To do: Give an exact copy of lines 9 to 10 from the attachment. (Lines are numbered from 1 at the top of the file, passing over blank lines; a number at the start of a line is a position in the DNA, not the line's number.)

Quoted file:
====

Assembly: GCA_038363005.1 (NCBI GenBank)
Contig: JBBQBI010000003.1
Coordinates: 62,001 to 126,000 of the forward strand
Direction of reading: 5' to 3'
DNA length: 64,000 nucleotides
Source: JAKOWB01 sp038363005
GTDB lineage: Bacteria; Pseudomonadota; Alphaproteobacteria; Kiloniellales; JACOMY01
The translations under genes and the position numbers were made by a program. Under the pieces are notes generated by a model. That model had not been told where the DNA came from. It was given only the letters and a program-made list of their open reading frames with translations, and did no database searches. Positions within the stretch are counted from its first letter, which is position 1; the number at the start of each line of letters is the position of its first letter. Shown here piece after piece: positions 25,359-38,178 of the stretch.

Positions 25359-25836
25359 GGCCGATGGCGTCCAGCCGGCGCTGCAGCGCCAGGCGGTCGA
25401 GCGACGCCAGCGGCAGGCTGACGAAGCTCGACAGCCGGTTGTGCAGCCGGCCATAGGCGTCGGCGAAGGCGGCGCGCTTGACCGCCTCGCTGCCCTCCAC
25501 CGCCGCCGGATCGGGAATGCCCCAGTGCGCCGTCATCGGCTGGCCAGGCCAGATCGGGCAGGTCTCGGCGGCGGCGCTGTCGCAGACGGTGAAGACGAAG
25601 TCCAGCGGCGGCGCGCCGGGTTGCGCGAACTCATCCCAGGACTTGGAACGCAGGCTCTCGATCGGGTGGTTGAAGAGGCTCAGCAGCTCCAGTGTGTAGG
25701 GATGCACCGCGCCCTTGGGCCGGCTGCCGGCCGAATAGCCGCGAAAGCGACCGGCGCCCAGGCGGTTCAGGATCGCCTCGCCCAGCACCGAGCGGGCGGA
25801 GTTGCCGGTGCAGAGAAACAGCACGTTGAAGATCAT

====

Positions 25359-25836
25359 GGCCGATGGCGTCCAGCCGGCGCTGCAGCGCCAGGCGGTCGA